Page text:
The Algona Upper Des Moines from Algona, Iowa on October 29, 1890 · Page 7
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The Algona Upper Des Moines from Algona, Iowa · Page 7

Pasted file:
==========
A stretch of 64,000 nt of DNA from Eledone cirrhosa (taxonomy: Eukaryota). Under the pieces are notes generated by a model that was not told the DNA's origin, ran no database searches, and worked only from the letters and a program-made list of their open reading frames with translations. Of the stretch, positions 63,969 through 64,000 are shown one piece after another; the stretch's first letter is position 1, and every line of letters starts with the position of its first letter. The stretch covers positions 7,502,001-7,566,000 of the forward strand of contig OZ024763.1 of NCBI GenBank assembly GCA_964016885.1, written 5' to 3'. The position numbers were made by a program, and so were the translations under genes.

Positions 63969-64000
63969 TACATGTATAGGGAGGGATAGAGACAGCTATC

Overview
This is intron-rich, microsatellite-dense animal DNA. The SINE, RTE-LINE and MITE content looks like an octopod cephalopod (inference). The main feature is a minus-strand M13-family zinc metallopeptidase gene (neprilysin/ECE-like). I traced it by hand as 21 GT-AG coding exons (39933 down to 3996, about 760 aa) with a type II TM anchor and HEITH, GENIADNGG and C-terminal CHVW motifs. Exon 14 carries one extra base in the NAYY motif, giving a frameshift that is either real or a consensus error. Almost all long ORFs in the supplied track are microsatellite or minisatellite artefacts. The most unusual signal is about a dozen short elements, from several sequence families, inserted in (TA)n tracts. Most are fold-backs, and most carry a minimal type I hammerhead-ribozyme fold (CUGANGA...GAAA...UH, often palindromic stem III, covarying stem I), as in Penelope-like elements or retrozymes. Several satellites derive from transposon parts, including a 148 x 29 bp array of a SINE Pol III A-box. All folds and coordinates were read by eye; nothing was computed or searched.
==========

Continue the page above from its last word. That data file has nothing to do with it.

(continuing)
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* ;&, ; * ," * 4» PMtlt DES MOTNBB. ALGONA. IOWA. WEDNESDAY, OCTOBER 29,1890. TIE EXILES; STORt, . Lafleiir grasped the hand oi i'S father to console him, and then f'grasped each other's to strengthen them- I*eiv6s In their resolutions. "Shall'we, Yerrhac," said Yegor, "before !, this tomb promise mutual assistance and • SUccor?" "No, tfegor," answered the chief of police; "you brought me into this region. 1 ' followed you without too much resistance ' because your courage had made an 1m- ' pression upon me. But ask nothing further Of me.*' The Yakoutes started on their journey the next evening in a south-east wind, vulgarly called the warm wind, which had blown all day f causing the thermometer to rise above zero, softening the suow, and melting the ice inorusted in the two little windows ol "the hut, The moon lighted up their road, and If the dogs hold out at the rate they ^commenced, they would make over eight lies an hour. On seeing them depart with the two artas, Yermac, already much discouraged Fby the death of his son. lost all hope of fleeing. More taciturn than usual, he refused all consolation, all assistance. Nadogo had tried without success to induce him to accept food at Ladislas' hands. When the guides had gone, he seated himself near the spot where Dimitri had been buried. In the palo light which fell i from above, the wooden cross seemed to be the centre of a vast cornotory. In the distance, upon the sea, in the direction of tho icebergs, the ice, broken up by the action of the sudden heat and tho dasb of tho froo waters set in motion by the wind, gave vent to resounding and continued crackings, which mingled with tho noise of tho waves dashed against the promontories by the gale. Tho Polar Sea had, for a tow hours, shaken off the yoke ol winter. • ' CHAPTER XXV.— YBRMAO'S EXPERIENCES. Yortnac was hungry. For several day? his moans of sustenance had been limited to two lemmings (a species of small rat) caught in the traps he had sot on the marshy plain which bordered upon the shore of the sea. The foxes and gluttons obstinately kept away from tho traps. Ho had also discovered several hiding- places in which foxes had collected numerous lemmings slain by them, as one might judge from tho fact that their skulls had been pierced by tho canino tooth of those animals. In one of these hiding-places, Yermac found half of a white hare. But the flesh of all those creatures, spoiled by its long stay in tho earth, could only be used by him as bait for his traps. He was hungry, but would accept nothing from his companions. He did not regret, despite the tortures of his stomach, having voluntarily stopped aside from the common life. Nevertheless, he comprehended that, if he did not take some energetic resolution he would run the risk of perishing from i-.- amtion. Tho fall of the temperature augmented the sharpness of his wants. His limbs grew numb and his sight became extremely faint. His skin grew dry, discolored and earthy; it seemed glued to his bones, so prompt had been the emaciation of the muscles. His pulse, was scarcely perceptible; his body lost all warmth and it seemed to him that his very breath was frozen. He dragged himsoU along like a man who is slowly recovering from a severe illness. His sleep became light, and, when he strove to summon slumber as a restoring agent, the lethargy which took possession of him frightened him—he saw in it a precursor of death. Ho felt himself subjected to the most terrible trial he had yet undergone in a life full of painful incidents. And yet he was not afraid of weakening in his resolution, of being forced to ask favors or of placing himself anew at the mercy of the fugitives. What ho feared was that death might compel him to abandon the pursuit of them, that he might not be able to return from one of his nocturnal walks, in the midst of which moral discouragement and physical weakness seized upon am 1 overthrow him. These walks, in company with hunger, across the ice or through tho snow, amid intense cold and boiwith tho pule light of the moon which gave fantastic figures and enormous proportions to distant heaps of ice blocks, were rapidly wearing him out. Sometimes the moon hid itself; a thick fog came from the soa, and the snow fell boater by violent gales. Armed with a stick, ho looked about hhr with eyes enlarged by fever and the hallu cinntion of a disordered brain; his teoth chattered, and his tongue, with unconscious movements, worked in his mouth as if i 1 were gathering up food chewed and pro.• pared for swallowing. With empty stomach, ho sought a prn.y, forgetting that he himself, feoblo us ho was, might fall into tho clutches of some polar boar in search of n feast. Ho sought and found nothing with which to satisfyliis hunger, now became n sort of madness. 1 f there had been grass. he would have swallowed it like a pasturing beast. Oh ! thai the; recently fallen sucnv had in something- resembled the manna of tho Israelites ]— but it was not oven capable of quenching his terrible thirst! Wide awake, ho had epicurean dreams. Ho, who all his life had boon frugal, saw blocks of ico suddenly cover themselves with a white cloth, upon which wore spread out In abundance, beneath the chandeliers of orgies, savory victuals and succulent preparations brought from every portion ol tho globe; and thus ho renewed without the power to shake it off, tho punishment ol Tantalus. At other times, his wandering imagination led him to banquets of cannibals, devouring human flesh! And whou, broken but indomitable, without regret for having exposed himself tc death from inanition, he throw a sad look over the desolate solitudes, hunger, terrible personification, identifying itself with " ' himself, seemed to him to bo their sole / guest. Yegor had restored him his gun, but he knew not what had become of his munitions during the rapidly-made sledge journey. Would it be too humiliating to ask his companions to furnish him with a new supply] {je resolved to do so. He had DO other resource, ^.Without munitions, all was over witli him%d he know it. He wisMj to live; he wished, when the nartas should return to tho camp, to resume with the Yakouto Chort those stimulations and seductions which had nearly succeeded. If he could flee, altogether relieved of obli- as he now felt himself in regard to Soinonoff w*d his companions, the Evould become ocjiwl. The winter had ,y commenced. Nijni-Kolimsk, thai ,ny the power of the law, was not so faraway! What matter how bo suf- if, iu the end, he succeeded IB Ju> at- repulsive. eve« perilous, teut for that reason wortn^ iu iu^...o^..^ all. those who allow themselves to capitulate with their consciences. The next day—he was forced to hasten, for the moon would soon abandon tho nights to their obscurity, like that of the days— Yegor and M. Lafleur saw him start out, scarcely able to drag himself along but ready to venture afar. Singular hunter, leaning upon the butt of his gun as he walked, staggering over the snow, and so thin in his furs, so bent, that lie seemed to be posing for some funereal allegory! He walked to the east, in the direction of Cape Chelagsk, across abrupt earthy hills and frozen bogs. He was fortunate enough to moot two deer, belonging to that peculiar species which inhabits the shores of tho Arctic Ocean, and does not retire into the forests in winter. He fired at one of them and killed it. All his confidence returned- to him. The only difuVulty was to convey tho animal to tho encampment. Full of ardor and proud of himsulf, he seized the deer by the antlers and found strength to drag it as far as tho hut. At last, he had food enough for many days. The chief of police rapidly recovered. He resumed his position of unfriendly observer, living us little as possible among tho fugitives. Despite the cold, ho remained without, returning to go to bod when everybody was asleep, and, in the morning, stealing away tho first from the hut, On ODO occasion, Yegor assured himself that ho had not returns 1 the night before, and became very anxio.,3 about him; some misfortune must have happened to his tormentor. At an early hour he set out to hunt for him, taking tho direction of the sea, while M. La flour wont to look in the vicinity ol Yormac's traps. Yegor advanced, slowly and cautiously, through darkness somewhat dissipated by tho brilliancy of the stars. Ho listened. A sepulchral silence reigned, broken only by tho groaning of the wind. Suddenly, on passing around an enormous 'block of ice, ho perceived Yormac sunk tc tho bolt in a hole in tho midst of nowly formed ice. Tho chief of police was keeping himseli above tho ico with his elbows, but could not extricate himself without help. He was waiting with a calm and resigned air—foi what; "What r.ro you doing there?" cried Yegor "I am looking for deliverance or death!' answered Yermac. "I have fallen into < fissure of the ice." "T.iko hold of this and I will pull you out,' said Yegor, and ho extended the butt of hie gun towards Yermac. It was with grout, difficulty that he extricated tho chief of police, whoso body wa: iucrusted in tho ico as in a sheath. "Again I owe my life to you!" murmured Yermac. "Everything conspires against me." "Why should contracting such a dobtcost you so much?" observed Yegor. Yormac vras silent. Without a word, they returned to the hut. M. Lafleur entered an instant afterwards. "This is, indeed, a day of accidents! 1 ' cried Yegor, on perceiving tho latter. "My good Monsieur Luileur, your noso is frozen.'' On hearing these words, Ladislas ran out- of-doors to procure somo snow and, a minute later, M. Luilour, paler than his nose, began to rub it to restore to it heat and life. He warmed up nt this work, got out of breath, dropped upon a rude stool and said, us he did so: "It seems to mo that this polar winter is miserably long." "My dear Purishm," answered Yegor, "tho winter ia only commencing; but be pa- tienl^-on tho 2Sth of December tho sun will reappear at the horr.ou. The cold, however, will not dimi" ll tfi-.fur from it! As for me, I shall bo ft i-.iiuu rs icing as your friendship for us remains warm!" "My friendship!—you may depend upon that, my dear Yogor. Pardon my little display of impatience—for one does not see his noze frozen without some very natural omo- tion." One morning, little Ladislas complained CHAPTER XXVI. —1'JUVATIOXS IN THE POLAR, NIGHT. When Yermac had eaten enough of his deer—ij 0 had offered some of the choicest pieces to Yegor and his companions, but had received a refusal similar to that he had made them—ho utilized the remainder for his'traps. Thanks to this bait of alluring odor, he succeeded iu capturing three line gluttons, tho flesh of which he carried away. Tho precious fur of those animals was carefully put aside. Yermac, with his project of flight, wished to create for himself resources for-his journey; besides, the fur of tho glutton commands a very high price among the u rMvos of the north of Siberia. The YakoiUus did not return quickly with their nartus loaded with food, and the fugitives began to lack provisions. In their turn, they felt tho rough attacks of hunger. Then, touching combats of generosity arose among them. M. Luileur pretended that the cold produced iu him an effect contrary to that whii.-h it usually produces and appeased his hunger. Pie insisted that Nad- ego and Yegor- should take the largest shares. Ladislas devised means to make his adopted sister believe he had eaten too much and, with genuine self-denial, obliged her to eat tho food of which he deprived himself. Yermac, much surprised to see the fugitives so soon reduced to the extremities from which ho had just been relieved, studied with curiosity tho suffering expression | of their countenances. The more they weakened—while ho was regaining strength and courage—the more things became equal between him and them. His satisfaction would have been porfot'.t, if ho had not shared tho fours of his companions iu regard to the two guides. The fugitives sought to explain the delay of tho Yukoutes, and economized their food. Yermac was disturbed by tho prolonged absence of Chort. He regretted having said too much to Tokol's comrade concerning the people ho served. Perhaps, afraid of compromising themselves, tho guides would not return. In that case, Yermac regarded his flight as impossible. But would not the continuation o1 the fugitives' journey also be rendered impossible? What could they do without thoii sledges, without their dogs, and without provisions upon tho deserted shores of tlw Arctic Ocean? They would be forced tc avow themselves vanquished, incapable ol pushing their attempt to the end, and would be but too happy to bo able to return to Yak- outsk under the protection of the chief oJ police. The fugitives were soon reduced to disputing their rations with Wab and the twc Siberian dogs which Yegor had kept. These animals, deprived of nourishment, uttered lugubrious complaints. The Siberian dogs are accustomed to howl four times a day, but Yegor's dogs now howled all day and all night. The situation of the exiles grew painful in the extreme; and, added to tm>, % biting cold, ocoa.stoned, faem aU sort? of §wf that his feet were excessively cold. M Lafleur took off his shoes and uttered n crj on seeing that the child's stockings, frozen to his feet, adhered to them. It was necessary to use caution in disembarrassing hinr of thd icy coverings. Happily, the feet, although stiff, wore yet unharmed. M. Lafleur re-established the circulation oi the blood by rubbing them vigorously witt brandy. The'difflcultics of life wore also augmented by reason of the cold. They were forced to out tho meat with hatchets. If thcj touched an iron utensil, without taking the precaution to cover the hand, tho contact oi the iron with the skin produced tho effect ol a burn. If Yegor, on consulting his little compass, neglected to hold his breath, the glass immediately vanished beneath a coating of ice. Out-of-doors, their eyelids were covered with an icy crust. Yegor's watch would no longer go, although ho took groat care to carry it always upon him and to put It at night under his coverings. Although the fugitives wore clad in flannel undershirts, drawers and stockings ot wool, flannel shirts, knit jackets, coats oi heavy felt-cloth, and seal-skin pantaloons- indispensable objects that Yogor had had- the foresight to purchase at tho bazar ol Yakoutsk—and although they slept with their clothes on and covered with furs, fre qucntly tho cold, hunger's auxiliary, prevented them from sleeping 1 . When M. Latlour exposed himself to the air, he put on a cloth coat, with a veil attached, und covered his head with a wool- len cloth resembling a huge dishevelled wig. But his laughable attire had not tho power to bring oven a smile to the faces oi his friends. Tho unfortunates were overcome with sorrow. They hud escaped from the captivity of men only to fall into that of the elements. Yet this exile, this imprisonment in the midst of ice and gloom, seemed to have attractions when compared to what Yegoi had suffered in the minus of Nortehinsk and Nudego in her life of banishment. Here, hope sustained them, As soon us tho sun returned from its long journey, they could continue their own, They compared themselves to those heroes of fairy tales, whc await their deliverance iu a forest or a chateau whore some magic power has confined them. Tho chances of safety increased daily. Oh I that hunger had not so imperiously demanded its rights and made them feel its tyrrauy I Happily, they had passed through the greater portion of that long night which lasts more than a mouth. At noon, it seemed to them like midnight. In tho south, vacillated a little twilight glimmer of a pale yellow. The sun had descended so mnuy degrees that it could bo seen only from tho top of a mountain more than thirty miles high. Whou the moon did not appear iu the sky, and when tho aurora boreulis was absent, in the sombre vault of the firmament there were produced only from time to time luminous rays traced by the silver track of a shooting star—a rapid flash in the midst of tho deep night, a spark that foil and was extinguished in space. But to break tho frightful silence o f the polar uight, which affected the mind still more than the disappearance of the light, there was only the noise produced by tho ico blocks as they broke one against another In the incompletely solidified places, a noise aapnble of making a strango impression when heard during this long and cold night. Now it was hollow and continuous like the iistaut surf of the soa, now sharp und piercing like the noise of the ungroased wheels of a cart, and now resounding and jerky like the discharges of cannon. Yegor and M. Lafleur had begun to hunt, but without success. Tho slioi-as of the Arctic Ocean seemed depopulated forever. Tho odor of tho dogs and their howling had driven away tho white bears. Nevertheless, they had tho luck to kill two seals, the fat of which they ate, washing it down with tea. M. L.ifleur thought it tasted like rancid butter, but grow accustomed to it. Finally, Yegor and M. Lifleur decided to hunt for white bears upon the fr ozon sea. The day, which for a week had boon gradually returning, rendered this project feasible.' Tho next day, when a yellowish reflection, appearing in the south, announced tho ris- in<.- of the sun, Yegor und his friend descended well-armed upon the ice, takinp with them tho two Siberian dogs. Soon, a first jot of light broke forth, and then the sun itself emerged, tho color of blood, witt its disk gnawed by tho mist. Tho snowy linos of the coast hills and of the huge blocks of ice took a mild tinge, a light pink, and tho blue shadows became violet. After an hour's walk amid tho accumulations of ioo blocks, broken, crushed, and studded with points, which the English explorers of the North Pole have culled hummocks, uud which have tho appearance of a field upturned by a gigantic plough, tho hunters reached a labyrinth of icebergs. There, they saw in tho snow numerous tracks of white bears und polar foxes (these foxes are parasites of the bears, from which they succeed, thanks to thoir agility und niiubloiicss, in snatching a portion of thoir prey). A moment afterwards, they discovered u den, tho inhabitants of which were absent. Those caverns, two yards deep, have two openings—a couplo of boars have scarcely sufficient room to lie down in 0110 of them. A little further on, they saw two bears in umbush. Near one of those round crevices from whence seals issue for air and light— and whoro they come for the sun's warmth— tho boiirs had collected u pilo of snow behind which they were hidden. At tho base of tho slight mound they had pierced ti hole to allow tho passage of a paw. They wore watching for thoir prey with so much attention that they did not hear tho approach of tho two hunters. After waiting u few minutes, Yegor and M. Lafleur saw tho head of a soul emerge prudently from the ico. The quickest ol tho two bears gave it a blow with its claws which brought it half dead out of the water. Then tho bears precipitated themselves upon tho amphibious creature, tore it to pieces, and begun to devour it. This was n, favorable moment to attack them, Yegor, who had had all tho trouble In tho world to restrain the two Siberian dogs and keep them silent, released them. Ou hearing them bark, the boars seemed uncertain us to whether they should allow themselves to bo attacked or boat a retreat. But already M. Lafleur had fired a ball at each of them. The boars hesitated nc longer, and seeing that they had to deal with resolute hunters, vanished behind the ice blocks. guns. As they went along, M. Lafleur told Yegor, who put but slight faith in what he said, that when the Ice of the soa commences to form, in the month of September, the white bear female captures and kills a great number of seals which it hides in the hollows ol somo rock. Afterwards, it goes into the interior of tho country to gorge itself with lichens, in order to create in its stomach a sort M mechanical obstruction: then, it returns to its magazines of provisions and fills itself with as much seal fat as it can hold. This done, it takes up winter quarters in a hole it hrn dug in tho side of a glacier. After a certain period of seclusion, il brings forth one, two, and sometimes three cubs. In this crystalline crib, it nourishes and exercises its progeny iu walking until the commencement of April, when, in thoir turn, the seals begin to bring forth young. Then, tho ursine family quits its retreat, tho mother marching fit its head and snuffing the air. It socks out and follows, thanks to its Hccnt, tho invisible track of a seal an far as tho spot where the poor creature if roaring its young offspring. When the beai has found tho Iglou of the seal, easy to recognize because of its round shape (like the iglou of tho Esquimau), it makes n spring, bounds upon the top of tho slight habitation, und makes such good use of its four paws and its weight that it breaks it in, immediately seizing upon tho young seals with which to rogulo its cubs. Yegor observed to M. Lnflcur that so many fables circulated in regard to the polar boar that it behooved one not to believe too readily everything: said concerning it, especially its wintering by moans of voluntary burial. Suddenly, as they wore advancing a little distance apart, a third bear, putting the dogs off tho scent—the dogs wore running too far forward—surged up from behind a block of ico and came towards them with that confidence in its strength or that ignorance of danger which characterizes tho beat of the Arctic-Ocean. Yogor perceived it as it was tre.ic'.nvvnsly advancing; ho took aim at it, and M. Laflour, quickly turning about at this moment, sent a bull after tho boar, but missed it Yegor waited until the animal came ncuirer When it. wr.s within ten paces, he ttra twice and hit it. The bojr, feeling itself wounded, stopped for an inst-mt and howled; but it immodi ntely took to flight, tinging the suow witl its blood. M. Lsil'ieur viilnly diat-.hiirged his .rnr, si it. Tho boar sc.impovi:.! awiy. and HUOH dis appeared amo::;r blocks of ice whither itwuf impossible, to pursue it. Tho (.logs, badly trained for ihe c!r-:;e, stimituly flung to the Ir.icks of the Jir.-;! ! biv.irs, and the hunters ran a frro'-l !•::>'. rotumiiijj: empty-handed—a prospect n; than disagreeable, considering tho scavc of provisions. Mouwvhilo, Nndogo 111:8 Ladislus, wht had remained iu tho hut V.csido tho lire, grew anxious at tho long absence of the hunters. Yermac, seated opposite to them, looked ut them iu silence, avoiding, when they spoke to him, any other reply thim n motion of the head or a shrug of the shoulders. Tho look of this taciturn man weighed upon Nadcgo. Wab, doubtless heiiring in the distance the barking of the two Siberian dogs, began to howl in "a fashion thut made an impression on tho young girl. She put on her warmest garments and, followed by Ludislas, ventured out of the hut. Tho twilight hud begun early, and the state of the soa-seemed to her a sufficient cause for uneasiness. Clouds, harbingers of a tempest, were heaped up to the last. Mists were rising from the ocean. Soon she saw tho water, beaten by tho hurricane, spring up in immense sheaves and fall baclr noisilv u' - "n the white promontories. (To be eontinued.) UAf.L MEX J1KPOKT 1MIOGUKSS. BUItNJSU IX A A. RuHroiul Sninsh-np Occnrs Near Cincln- tint), Oliio. CINCINNATI. 0., Oct. 22.—Pinned lown in a burning wreck* in the center of a dark tunnel, with no possible hope for lelp, the fate of the victims who were iboard of two trains that collided at 4:40 o'clock this morning on the Cincinnati Southern railway, near Sloan's Valley station, would be difficult to imagine. The trains involved were freight No .22, north-bound, and passenger No. 5, south- icnmd. No. 5, leaves Cincinnati fit, 8 p. m. Another passenger train leaves Cincinnati an hour parlier. Both these were lield nt Somerset, Ky., two hours or more, on account of a freight wreck whicli oc- :ured south of tluit jl'ice last night. When the trtick wuf. c'« ar the foremost incinnat-i train started out from Somer- «tt first, and met and passed safely a rth-bound train. Then at a safe dia- ta-'-ce Imhind it-the fast No. 5 started out. Fivt-rht trnin No. 22, north-bound was side-lracki.d i>t Sloan's Valley. The iiri'ul cause of the collision was a wreck, which occnred last night nt Elihn Station, two miles below Somerset. A mixed train was stopping to lenve a car, and had not vet g^t into motion when a freight caina up in'the rear and struck the rear ear, causing a serious wreck. Young Mr. Payne, a eohnnorcinl traveler for the firm of "Pierson & Clark, Lexington, Ky., liad both legs crushed, and lias since died. The delay of the passenger trains by the most toward making the exhibits froffl these countries -what they should be. This, be thought, could be accomplished througa the secretary of state. He also suggested the establishment of a bureau at Washing* on. WOMAN .-lUjj-FiiAoisTS MEET. Her. Olympla Brown Delivered an Ad» circs* Before the KiithnglnstS. BERLIN, Wis., Oct. 22.—The session of the eight annual convent-ion of ^ne Wisconsin Womans' Suffrage Association, which opened bere yesterday, was resumed today. Last evening Rev. Olynniia Brown delivered her annual address. The forenoon today -was devoted to the reading of reports of officers and committees. The programme for tliis afternoon includes prayer, music, reports of district presidents, and address by Mary A. Agnew, a lecture by Mary E. Homes, a song and all original poem by Mrs. L. E. Brer. The attendance is largo. NEW AGENT AT COLUMBUS. The Name of United t,eague Is Agreed Upon. NEW YORK, Oct. 21.—The brotherhood baseball players at a meeting this morning drew up a communication addressed to the players'league directors, _expressing confidence in whatever action that body might take. The league at a meeting this afternoon returned a complimentary reply. Johnson, of Cleveland, chairman of the committee on the conference with the representatives of the national league and the American association, leported that a number of meetings had been held, but no final or positive agreement has been reached except that each body had expressed a wish to meet upon some common and satisfying ground in order to prevent the difficulties and the eiubarassment in the national game. _ A common name was agreed upon lie said, that of the "United League." This report was accepted and the committee instructed to continue the conference if they deemed it advisable. The Players League added three brotherhood men, Trwin, Haitian and Ward to their committee. This may make trouble in the union conference tomorrow as the National League people have always claimed that taey would never confer with the players. SENT HOME IN A THANCE. wreck caused the mistake of the engineer and conductor of the freight f rain No. 22, by which the tuime! collision occurred. Fortunately the passenger train bad not entirely gone into the tunnel when the crash came, and so the three sleepers whicli did not lenve tho track served as a means of escape from the passengers. These sleepers were detached and drawn away from the burning train, but-the baggage car, mail car and two coaches were burned. Engineer Punblott, died this morning, making six victims of. the tunnel collision, as follows: .!NO. PKMIIT.OTT, .vtifcineer. WKLSII. S0un;r$pt.__Ky. GOULD, Ludlow, Ky. BUAKUMAN JNO. C. MONTGOMERY, A. bany, N. Y. POSTAL CLURK C. L. DOEGEN, Cincinnati. Ep. P. BAPKNKR, Ohio, express messenger. ' Injured: J. Or. Gayle, Cincinnati, severe!} ; Baggagemarter Jno. Long. Newport. Ky., severe; Passengers W. D. Wheeler. New Orleans; La Miss Ollic, Getty, Dayton, Tenn.; Arch Murphy, Madison county, hid. The injuries sustained by the three last named slight. From stories of railroad men who arrived hero today it appears that, the work was due to carelessness of the crew of freight train 22. This train was instructed to wait, at Sloanes Valley until the passenger trains 9 and 5 passed. The wait was a long one and all the crew of the freight, train went to sleep. Engineer Pimlott was tuvaliened just after No.. passed, and assuming that it was No.i and that the road was clear, arouses the crew and the train went on. The approach to both ends of: _ tho tunnel is sharply curved and within a hundred I'eet of the mouth of ib the trains met. Only the sleeper and one coach ^ of the passenger train were saved. The train hands and passengers pushed them back up the track. _ The flames started a few minutes lifter the collision and the wooden lining of.the tunnel is still burning tonight. A brave man whose name could not be learned, hearing the cries of George Long in ' the baggage car, seized an axe, cut- a hole in the car and rescued Long. I ^ '•be express compartment of the car was E. P. Ruft'iier, the United States expiv.-:s messenger. Tho unknown hero worked hard to cut a way for Ruft'ner to escape, although the flames .were darting ail about him. Tho effort was futile and Bnffner finally shouted from his prison to go away and save himself; to say good by to his family and tell them that his wouldbe rescuer did all a man could do to save his life. Thu unknown here staggered out of the tunnel badly scorched and fell down in a faint. None of the men in the excitement thought of learning his name but it is believed that, he is a railroad man. Others of the train men had wonderful escapes. It in miraculous that ar of the passengers escaped without i jury. STAHBED BY A IIUO-TIAX. A. I). Coapinnn Will Take Charge of the Vncalit IMace. CoiiTMAUs, Oct. 22.—A. D. Conpman, who has had charge of the station at Becsoville for the past twenty-four years, has been appointed agent of the Chicago, Milwaukee <fe St. Paul railway company at Columbus, in place of 0. E. Cornwall, deceased. Columbus is among the most import cut stations on the St. Paul lines in tlic interior of the state, and Mr. Coapman, one of the oldest and most trustworthy employes of the company, is thoroughly qualified for the position. li-OK I'AJ/JL'KY POTATOES. A Young Farmer Kills His Wife Pot Nothing. KKWAUNEE, Wis., Oct. 22.—Albert Ludennyer, a young farmer living near Casco, Kowauuee county, quarreled, with his bride of a few weeks with regard to the mmntity of potatoes they should put in for the winter. Ludormyer grew insanely angry and seized his Winchester rifle, and fin s hot her dead ns she ran from the house. The murderer then put the muzzle of'the rifle to his head and blew his brains out. PBAY FOll THE WICKED. Thu W. C. T. U. of Lawrence, Kansas, Determined in Thoir Work. LAWRENCE, Kas., Oct., 22.—The ladies of the local W. C, T. U. endeavored, today to induce Henry Fritxel to close his original package house by holding hourly prayer meetings therein. Fritzel was obdurate however and would not close up. The ladies propose to keep up the crusade from day today. INDIANS GET TIIEIll MONEY. CIUFTEU XXVU.— YEKMAO PAYS HIS DEBT. Then began an animated chase across the blocks of ice. Yegor and M. Lafleur advanced, guided by the furious barking- ol the dogs. But the bears went still faster; from time to time, the hunters saw tUeio cliuibiug over the icebergs, white as tb,eip- pelves, and altogether ovit of va»ge of The lied Men at. La Pointo Can Jjlvo In Af- Uuciico For Some Time SUPERIOR, Wis., Oct. 22.— Indian Agent Leahy, of Ashland, and his chief clerk, E. G. Rodman, Jr., were in the city yesterday, on their way home from Cloquet, where they had been paying tho Fond du Lac band of Chippewa Indians its share of the 890,000 granted on account of the ceding to the government by the Indians certain lands last fall, Nearly S8,000 e was paid over Saturday. Each head of a, family and each child received about, S1G. The annual payments will probably increase from year to year. This is interest advanced by the general government on moneys to be realized from the sale of pine and agricultural lands ceded by the Indians. The government agrees to pay 5 per cent, interest on the amount realized, the interest to be paid annually for fifty years. At the end of that time the principal will be divided pro rate among. the survivors. The Bois Fortes and Grand Portag_e bands will be piid about 812,000 this fall. PAItTED X.1ITE. Charles F. Hiucllcr Gets a Divorce Prom His Wife. WEST BEND, Wis., Oct. 22.— In the circuit court here yesterday, Judge Sloan granted a divorce in the_ cose of Mary of Mueller, Jr. Two Uoiiest Lives Ended by Villain. POUT HURON.-Mich.. Oct. 9^—Last night n. man nan i-l PeLcic called at the house of John O'll.n-i, a wealthy farmer, and a<ked for a drink of water. While O'Hara's back was turned getthig'&SSe]- lett stabbed him. Mr*. O'Harra interfered and was also slabbed. The neighbors, hearing the noise, rushed in, but Pellett escaped. Both Mr. and Mrs. O'Hara will die. Robbery was undoubtedly the object of the ruffian. A Mystery Sun-omuls the Alleged Corpse ol a Pennsylvania Girl. LANCASTEH, Pa., Oct. 21.—Mrs. Caroline Zettley, of New Holland, a small village twelve miles from here received a box by express from Mt. Vernon, 0., Sunday, on which above the address was written the word "suicide." AVhen the lid 'was removed Mrs. Zottley was horrified to find tlnvt it contained the body of her daughter Helen. The woman summoned physicians and asked that a post mortem examination beheld. As the doctors were assisted in removing the body from the box they noticed that the evidences of death were not there. No rigidity was apparent, not a sign of decomposition. The girl was placed in bed and a close examination made. The hands were found to be warm and a slight flush appeared on the cheeks. Restoratives were applied but to no avail. These conditions were the same throughout the night and all of yesterday. The physicians are puzzled and wonder how it is possible for a vestige of Ufa to remain after the confinement in the box. The authorities are doing their utmost to solve the mystery. CiEJS. II. II- SIBLEV DYING. Mlimesotu's First Governor IB in a Critical Condition. ST. PAUL, Oct. 21.—Gen. H. H. Sibley, the first governor of Minnesota, and tne only democrat ^ho ever held that office, is lying in a critical condition from a strode of paralysis. Gen. Sibley is nearly 8.Q years old and has-been -•---•dropsy for some time bers of the fauijl; ' ~ side, Mueller, against Clmrles F. The party we believe hails from Milwaukee, and the case was first tried in Wan- kesha. A Panic Imminent. PORTAGE, Wis., Oct. 22.—During a speech on the tariff question by Representative La Follette, last evening, a part of tho ceiling of the hall f ell. The occurrence neaily caused a panic. One man received a bad scalp wound from the falling plo°- tcr. A Young lloi-se Thief Captured. WNUKESIIA, Wis., Oct. 22.—Arthur Killing, 16-years-old, the son of respectable / people of the town of New Berlin, this ,* county, ran away from, home recently and { took a neighbor s horse with him. The sheriff followed the lad to Waukegan, and brought boy and horse home, The lad will brobably be sent to the Industrie School, IX IIONOIi OJ? TJIJ2 t'AHOTXAJj. The Father Matthew Celebration Brought to a Huppy Close. PHILADELPHIA, Oct. 22.— As a part of Father Matthew's celebration a banquet was given tonight in honor of Cardinal Gibbons and Archbishop Ryan. When the cardinal was leaving he addressed the Father Matthew club saying to them "you are the jewels of religion; the gems of the church; the gospel and practice." He then gave his benediction to those present and the temperance movement. _ MADE IN THE NEW WORLD. American Locomotives Made In Philadelphia ni-e Sent to Jerusalem. WA8iiiNGTOK,'Oct. 21.— United States Consul Gillman, at Jerusalem reports to the department of state that three Ameri- ( can locomotives made in Philadelphia imd intended for the new railway from Jerusalem to Jaffa, have arrived. The consul say8 it must interest our citizens to know that the first locomotives ever used in this ancient land were made in the new world. THE FOREIGN COMMITTEE MEETS. The Establishment of ft Bureau t»t Washing is UeuommemltHl. NEW YOBK, Oct. 22.— A meeting of the foreign affairs committee of the World's Columbian commission met at the Grilsey bouse to-day, Th,pre were also present Station Agent Plckard Bead. * MAHSHALL, Wis., Special Telegram' Oct. 22.—William Pickard, who has bee, in the employ of the St. Paul ro ad f n nearly twenty years as a station agenttor this place, died this morning.' Ho was 71 years old, and was a much respected citizen. OLDEST OK ODD FELLOWS, Ills Ninetieth Birthday to he Duly Con emorated at Monroe. Mosnois, Wis., Special Telegram, Oct. 21.—Tomorrow evening Monroe lodge, No. 72, I. 0. 0. F. will celebrate the 90th birthday anniversary of Alpheus De Haven, who has been an Odd Fellow > for sixty-six years. He is the oldest living Odd Fellow in the United States, having, been initiated in to the order in Philadelphia in 1824, by the late grand sire, Thomas Wildey, father of Odd Felhjwr' tfhip in America, and first noble grand t He was born in Montgomery county, Pa-,,,. Oct. 22, 1800. He is a carpenter and joiner by trade. He was on the steamer Helen McGregor, when she blew up at Memphis long years ago. He assisted in „ organizing the first Odd Fellow's lodge IR J> the state of Ohio, Ohio No, 1, at piuoin- nati. •••'•: In 1832 he was married to. Diadama TU' lotson, of Cincinnati, and in 1886 came to Green county, where he has since resided^ , and has since been an exemplary, pub.Ji?- ?r_ *i_ _1 _!U_-™ T ^\ , four niembwe of the foreign "'"